“‘I remember passing out around midnight at my birthday party,’ I said.
    ‘I didn’t pass out. I made out with her at The Handshake Room.’”

  5. Pages 59 – 95

    Note that palindrome of page numbers, just noticed.
    Need to get these pages’ own mention of Occam’s Razor to them. A scrimmage of time travelling selves, and even as the Reader reads it and is implicated by one of their friends who rejected them called Reid/Reeder. I ain’t got no home in this book anymore. Indeeder! Proust was never thus. And the sexual paradoxes of onanism and self-gratification start to emerge, a plot and conspiracy, too, to uphold a hometown’s hub of loyalty or nostalgia? That ‘home’ of the title. A plot by dint of kidnap or even inadvertent murder, alongside hair-trigger percentage divergencies of a multiverse’s worldlines and timelines. Not to mention the big “flush-out” method…

    “Sometimes he would pee on the toilet seat for example, which I also do, but one’s own pee is largely inoffensive.”

  6. 95 – 127

    “It called in mind something John Cheever had written, ‘These are earnest people, mostly old, making an organized response to the mysteriousness of life.’”

    And these different versions of the Proustian self by hilariously unplanned time travel and perhaps unhilarious drug-taking, the big E, Entrance or Exit, giving a new light to religion as well as onanism, or as onanism? “…babes wearing nothing above the waste…” A self-gratification tuned to the numinous, if not the the nemonymous. And each self being shown the error of one’s younger self and roommates, an explanation or self-rationalisation for the great scandals of state today? The state of being ‘in denial’ no longer an option?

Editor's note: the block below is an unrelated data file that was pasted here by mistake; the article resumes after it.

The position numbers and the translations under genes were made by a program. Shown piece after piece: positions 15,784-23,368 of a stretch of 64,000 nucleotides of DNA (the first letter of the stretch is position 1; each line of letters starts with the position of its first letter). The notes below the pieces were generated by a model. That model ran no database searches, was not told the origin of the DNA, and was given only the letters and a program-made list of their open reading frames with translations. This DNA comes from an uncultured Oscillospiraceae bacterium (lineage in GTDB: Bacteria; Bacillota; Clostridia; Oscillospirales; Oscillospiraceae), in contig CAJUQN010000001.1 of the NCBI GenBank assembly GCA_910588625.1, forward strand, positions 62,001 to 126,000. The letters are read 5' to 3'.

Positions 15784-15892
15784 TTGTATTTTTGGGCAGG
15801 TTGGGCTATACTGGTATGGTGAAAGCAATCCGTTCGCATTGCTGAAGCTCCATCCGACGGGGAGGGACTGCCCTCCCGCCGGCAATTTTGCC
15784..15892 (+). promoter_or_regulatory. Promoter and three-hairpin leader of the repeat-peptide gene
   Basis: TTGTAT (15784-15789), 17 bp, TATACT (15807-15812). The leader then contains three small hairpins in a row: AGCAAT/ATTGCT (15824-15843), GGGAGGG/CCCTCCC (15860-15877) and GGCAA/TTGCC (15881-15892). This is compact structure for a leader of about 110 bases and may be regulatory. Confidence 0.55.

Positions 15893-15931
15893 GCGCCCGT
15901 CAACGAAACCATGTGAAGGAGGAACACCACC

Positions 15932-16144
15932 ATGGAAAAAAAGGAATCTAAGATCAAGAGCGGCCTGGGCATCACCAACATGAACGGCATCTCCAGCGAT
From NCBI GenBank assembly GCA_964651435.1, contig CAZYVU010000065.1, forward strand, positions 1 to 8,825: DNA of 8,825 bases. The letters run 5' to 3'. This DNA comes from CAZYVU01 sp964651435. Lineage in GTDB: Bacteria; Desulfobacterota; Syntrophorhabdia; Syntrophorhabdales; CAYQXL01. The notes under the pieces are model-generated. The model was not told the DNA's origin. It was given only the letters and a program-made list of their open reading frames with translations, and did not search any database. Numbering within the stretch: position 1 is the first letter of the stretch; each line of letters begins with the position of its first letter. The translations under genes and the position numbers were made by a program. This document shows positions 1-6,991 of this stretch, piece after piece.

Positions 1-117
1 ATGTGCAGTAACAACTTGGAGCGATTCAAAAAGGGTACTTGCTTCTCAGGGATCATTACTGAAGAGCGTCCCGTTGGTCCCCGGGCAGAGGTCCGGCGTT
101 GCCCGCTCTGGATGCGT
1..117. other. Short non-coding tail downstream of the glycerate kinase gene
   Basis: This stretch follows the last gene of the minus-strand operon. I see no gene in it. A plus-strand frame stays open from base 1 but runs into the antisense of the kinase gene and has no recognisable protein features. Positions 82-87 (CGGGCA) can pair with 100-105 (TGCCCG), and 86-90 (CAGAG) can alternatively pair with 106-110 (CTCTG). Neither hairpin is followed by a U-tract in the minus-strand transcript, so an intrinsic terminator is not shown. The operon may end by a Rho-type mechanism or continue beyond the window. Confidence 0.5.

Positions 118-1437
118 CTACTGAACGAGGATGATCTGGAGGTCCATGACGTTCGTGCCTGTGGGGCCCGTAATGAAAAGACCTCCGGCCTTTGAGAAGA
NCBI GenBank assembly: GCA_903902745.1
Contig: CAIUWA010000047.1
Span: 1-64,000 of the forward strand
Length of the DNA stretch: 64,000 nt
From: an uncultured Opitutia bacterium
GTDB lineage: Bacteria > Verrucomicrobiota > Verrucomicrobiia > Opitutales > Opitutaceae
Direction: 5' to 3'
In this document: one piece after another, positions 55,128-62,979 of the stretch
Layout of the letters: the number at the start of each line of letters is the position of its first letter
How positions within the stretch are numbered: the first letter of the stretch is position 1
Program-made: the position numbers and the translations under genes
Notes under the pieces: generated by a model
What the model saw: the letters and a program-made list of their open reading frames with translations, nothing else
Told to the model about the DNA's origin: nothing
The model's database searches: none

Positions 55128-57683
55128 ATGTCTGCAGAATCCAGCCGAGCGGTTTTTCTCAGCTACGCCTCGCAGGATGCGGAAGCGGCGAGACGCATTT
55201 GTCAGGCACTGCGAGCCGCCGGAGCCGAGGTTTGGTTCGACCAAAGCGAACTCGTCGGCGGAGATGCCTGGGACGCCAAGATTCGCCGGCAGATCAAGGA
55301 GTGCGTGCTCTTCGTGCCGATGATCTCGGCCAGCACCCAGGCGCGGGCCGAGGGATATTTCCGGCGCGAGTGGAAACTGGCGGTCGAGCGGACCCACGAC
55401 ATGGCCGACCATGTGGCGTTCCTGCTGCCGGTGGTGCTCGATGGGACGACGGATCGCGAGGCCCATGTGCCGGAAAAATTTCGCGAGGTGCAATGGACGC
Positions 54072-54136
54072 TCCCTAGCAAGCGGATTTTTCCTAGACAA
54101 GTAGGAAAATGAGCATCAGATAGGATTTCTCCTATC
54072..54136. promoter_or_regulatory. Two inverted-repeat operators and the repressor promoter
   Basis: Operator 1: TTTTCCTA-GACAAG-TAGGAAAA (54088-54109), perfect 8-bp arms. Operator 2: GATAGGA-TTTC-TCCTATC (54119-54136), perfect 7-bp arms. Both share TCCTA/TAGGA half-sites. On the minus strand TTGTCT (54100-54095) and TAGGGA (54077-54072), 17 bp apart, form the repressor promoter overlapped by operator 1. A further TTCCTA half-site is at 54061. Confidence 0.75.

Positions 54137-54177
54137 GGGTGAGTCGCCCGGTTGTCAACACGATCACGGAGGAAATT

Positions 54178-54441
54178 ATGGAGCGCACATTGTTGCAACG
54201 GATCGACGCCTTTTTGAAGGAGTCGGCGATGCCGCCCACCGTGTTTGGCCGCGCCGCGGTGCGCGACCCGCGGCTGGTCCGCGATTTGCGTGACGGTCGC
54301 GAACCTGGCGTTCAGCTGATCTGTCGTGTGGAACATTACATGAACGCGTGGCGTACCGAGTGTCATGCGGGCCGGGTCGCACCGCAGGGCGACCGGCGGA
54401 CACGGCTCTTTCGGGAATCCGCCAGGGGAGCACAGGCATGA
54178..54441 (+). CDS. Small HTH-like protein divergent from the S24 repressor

“Things had not ended well with those jerks.”

  7. Pages 128 to end

    “, but I will not burden the reader with further onomatopoeic interpretation.”

    I cannot cover all that goes on it – it hit me real deep, but I also felt I floated over the top of the last pages, this mix of naive sex and future punishment. This cross-section of all times from the hub of 2016 when, in hindsight, for this reader at least, was the Trump and Brexit confluence of fuck-ups, from which we are still suffering centuries later in my permutated brain, possibly permutated by this very book that knows not what it is writing … Three dots rippling, like someone on a Facebook Messenger, in the guise of its Sauve Qui Peut byline. Strange that 2061 was the culmination of 2016, for Sam, though. “On my worldline, on all the wordlines where Nicole remained flat-chested, it was waifish Bella who was well-endowed, like there was some cosmic balance wherein only one of these roommates could have great tits. There was no way to prove it. I just knew.” That seems to sum it all up, including that ultimate come-uppance for drugging them, doing things I now know I didn’t do, thinks Sam. Characters in a video game? “I was sentenced to five hundred years in the hell they’d designed with me in mind.” The hell they put into my head slot with a USB. And spent much of the rest of my life, that I am still spending, in front of a computer. The book’s deadly last sentence that Dave Reid/Reeder is seen to be typing, typing, typing – according to Facebook, that is. I hope that is not a spoiler. Still, nothing can spoil it. GoTo Home.